By Ar. Saket Sethi
What do Squishy Circuits, boric acid caramel; interactive paper and fish granite have in common? ‘Material Alchemy’ is a magical cook-book of recipes to push the literal envelope of build-wear-eat materials; both new and old, that you can create and discover simultaneously…
As is the practice to deeply focus on the composition of design; whilst sometimes overlooking the relevant materiality of its elements - this compilation offers you the chance to understand design through the eyes of newer spliced sub-atomic unit juxtapositions; perhaps as easily as the way a brick first afforded you the chance to understand a wall.
A lateral expressive clarity sets the tone for what you are about to learn in the book at the index itself. New age materials, trends and narratives are creatively and simply presented in 6 new material subgroups - each titled by the application style or a binding theme.
The singular goal of this book is to (de-alchemize, in a way) make accessible the new revolution of material understanding, creation and experimentation for both, reader and technical user alike. Propounding that new-age material accessibility will be as far from you as a kitchen or a garage; for example - allowing the development of highly personal forms and/or highly responsive meta-materials created from countless variations of the perhaps simple changes in ingredient proportions. In short, a material revolution elucidated in print.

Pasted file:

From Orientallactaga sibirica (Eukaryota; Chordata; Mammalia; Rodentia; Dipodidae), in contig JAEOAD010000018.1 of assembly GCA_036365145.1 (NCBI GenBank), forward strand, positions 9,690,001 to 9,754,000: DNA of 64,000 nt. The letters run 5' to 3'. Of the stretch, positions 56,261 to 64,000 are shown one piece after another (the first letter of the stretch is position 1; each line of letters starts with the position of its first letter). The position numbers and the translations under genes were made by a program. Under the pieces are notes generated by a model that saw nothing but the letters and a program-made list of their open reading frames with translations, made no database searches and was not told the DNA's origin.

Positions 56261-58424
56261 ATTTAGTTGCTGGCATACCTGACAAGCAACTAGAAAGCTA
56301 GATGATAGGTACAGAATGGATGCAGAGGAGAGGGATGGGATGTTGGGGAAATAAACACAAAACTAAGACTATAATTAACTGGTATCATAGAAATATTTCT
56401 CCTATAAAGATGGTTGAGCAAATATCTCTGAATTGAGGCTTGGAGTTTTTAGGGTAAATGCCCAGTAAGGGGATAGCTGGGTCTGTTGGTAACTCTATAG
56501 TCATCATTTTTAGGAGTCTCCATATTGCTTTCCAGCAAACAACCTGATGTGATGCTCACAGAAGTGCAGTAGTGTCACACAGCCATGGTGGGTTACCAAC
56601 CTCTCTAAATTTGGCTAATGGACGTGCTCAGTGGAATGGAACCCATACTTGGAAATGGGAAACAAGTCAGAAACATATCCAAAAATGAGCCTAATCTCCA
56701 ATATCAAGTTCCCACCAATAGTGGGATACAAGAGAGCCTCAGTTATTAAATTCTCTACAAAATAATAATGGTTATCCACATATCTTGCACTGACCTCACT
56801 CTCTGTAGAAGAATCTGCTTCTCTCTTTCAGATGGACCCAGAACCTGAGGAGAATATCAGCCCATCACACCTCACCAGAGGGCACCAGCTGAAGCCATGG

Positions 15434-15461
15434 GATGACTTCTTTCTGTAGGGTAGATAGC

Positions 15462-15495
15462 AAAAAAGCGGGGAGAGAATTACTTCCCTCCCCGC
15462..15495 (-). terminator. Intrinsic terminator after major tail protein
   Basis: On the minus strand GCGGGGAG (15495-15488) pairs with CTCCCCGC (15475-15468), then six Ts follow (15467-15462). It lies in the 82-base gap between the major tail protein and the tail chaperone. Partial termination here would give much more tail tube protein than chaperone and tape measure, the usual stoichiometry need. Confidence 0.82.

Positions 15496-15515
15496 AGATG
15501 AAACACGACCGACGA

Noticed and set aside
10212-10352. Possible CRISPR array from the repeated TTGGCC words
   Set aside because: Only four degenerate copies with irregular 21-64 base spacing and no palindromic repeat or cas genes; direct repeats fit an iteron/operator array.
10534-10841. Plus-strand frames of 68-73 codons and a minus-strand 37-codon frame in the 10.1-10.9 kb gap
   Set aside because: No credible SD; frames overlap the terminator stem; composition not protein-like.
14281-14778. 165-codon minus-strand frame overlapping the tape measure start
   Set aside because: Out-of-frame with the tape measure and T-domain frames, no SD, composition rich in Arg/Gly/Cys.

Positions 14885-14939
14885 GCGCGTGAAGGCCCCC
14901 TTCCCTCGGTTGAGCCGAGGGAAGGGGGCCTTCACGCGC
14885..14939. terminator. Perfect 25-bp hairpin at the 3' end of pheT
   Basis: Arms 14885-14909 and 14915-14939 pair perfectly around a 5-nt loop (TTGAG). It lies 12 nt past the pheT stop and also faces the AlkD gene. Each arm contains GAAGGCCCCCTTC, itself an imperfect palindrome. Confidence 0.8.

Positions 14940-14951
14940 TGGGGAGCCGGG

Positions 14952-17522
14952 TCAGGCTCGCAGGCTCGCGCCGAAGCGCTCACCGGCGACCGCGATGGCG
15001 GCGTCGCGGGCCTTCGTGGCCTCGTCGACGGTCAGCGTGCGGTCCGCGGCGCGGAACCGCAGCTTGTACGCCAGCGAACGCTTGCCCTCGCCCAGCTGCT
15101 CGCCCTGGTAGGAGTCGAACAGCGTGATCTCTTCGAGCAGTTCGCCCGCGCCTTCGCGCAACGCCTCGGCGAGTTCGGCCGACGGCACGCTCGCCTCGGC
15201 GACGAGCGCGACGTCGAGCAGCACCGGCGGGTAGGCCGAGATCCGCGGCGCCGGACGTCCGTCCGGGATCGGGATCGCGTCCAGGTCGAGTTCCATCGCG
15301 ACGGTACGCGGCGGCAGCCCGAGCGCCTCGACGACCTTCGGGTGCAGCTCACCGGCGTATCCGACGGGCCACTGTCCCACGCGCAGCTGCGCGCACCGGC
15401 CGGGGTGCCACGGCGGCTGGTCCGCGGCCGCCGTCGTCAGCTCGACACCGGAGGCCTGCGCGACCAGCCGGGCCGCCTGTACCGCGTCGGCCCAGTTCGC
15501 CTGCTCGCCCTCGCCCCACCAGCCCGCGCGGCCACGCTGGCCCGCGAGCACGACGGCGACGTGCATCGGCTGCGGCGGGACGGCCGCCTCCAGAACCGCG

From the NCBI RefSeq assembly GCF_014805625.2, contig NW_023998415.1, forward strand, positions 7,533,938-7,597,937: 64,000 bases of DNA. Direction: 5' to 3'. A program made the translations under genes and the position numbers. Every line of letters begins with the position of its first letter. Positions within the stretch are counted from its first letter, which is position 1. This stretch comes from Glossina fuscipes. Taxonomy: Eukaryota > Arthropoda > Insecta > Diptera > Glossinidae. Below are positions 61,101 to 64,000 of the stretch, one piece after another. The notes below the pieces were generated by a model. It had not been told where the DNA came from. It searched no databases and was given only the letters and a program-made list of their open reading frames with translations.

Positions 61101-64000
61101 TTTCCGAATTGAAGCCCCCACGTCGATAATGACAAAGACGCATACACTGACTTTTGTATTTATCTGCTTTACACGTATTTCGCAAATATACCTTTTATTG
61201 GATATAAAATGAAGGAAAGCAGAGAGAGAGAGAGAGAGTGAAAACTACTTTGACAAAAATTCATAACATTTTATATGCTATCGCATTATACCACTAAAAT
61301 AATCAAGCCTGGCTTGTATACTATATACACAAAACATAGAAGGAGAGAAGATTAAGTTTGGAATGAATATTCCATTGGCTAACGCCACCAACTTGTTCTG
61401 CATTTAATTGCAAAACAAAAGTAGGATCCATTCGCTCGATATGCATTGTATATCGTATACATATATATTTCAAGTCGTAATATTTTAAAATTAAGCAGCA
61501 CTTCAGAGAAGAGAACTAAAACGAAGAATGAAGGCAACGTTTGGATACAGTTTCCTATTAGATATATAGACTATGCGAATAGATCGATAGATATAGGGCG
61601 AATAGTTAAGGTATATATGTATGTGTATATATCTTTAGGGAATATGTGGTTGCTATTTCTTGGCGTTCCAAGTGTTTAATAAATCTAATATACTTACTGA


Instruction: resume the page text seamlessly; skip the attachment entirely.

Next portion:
Want to know how Van Herpen creates the next generation 3d printed garment - and what material makes it possible? Hungry to invent and consume the products of your own molecular gastronomy? How about ‘growing’ yourself? All just the tip of the meta-material iceberg…
Prepped with a historic basis to introduce material from a socio-economic perspective, the book takes a predictive approach to the future of material from a micro-consumer perspective. ‘Material Alchemy’ puts forth and ‘crunches’ the research of complex subjects like Lucy McRae’s ‘Make your Maker’ and examines difficult questions on the proposed utility of biological material in the same way as maybe Congdon/Hastings seek to explore the isolation of extracellular matrixes as means of cultivable material.
How does diLatte’s work help consumers participate in the production process (already a booming reality thanks to 3D printing and mass customization) or for that matter; and at the other end of the material spectrum - FotoPhantasma’s investigation into the relationship between tradition and local culture, via material.
All of this and more and collated in this nifty, ready reckoner shortlisting the most revolutionary potential approaches for the next generation of materials - the book is arguably a must-have for Architects, Chefs, Fashion and Industrial designers or more importantly, just a reader with interest in matter - as for me I’m already waiting Material Alchemy 2.
The reviewer is an architect and interior designer, whose work reflects the philosophy and explorative avant garde spirit of meaning and value in the conceptualization and execution of a project; impassioned to ‘explore design rather than package it’!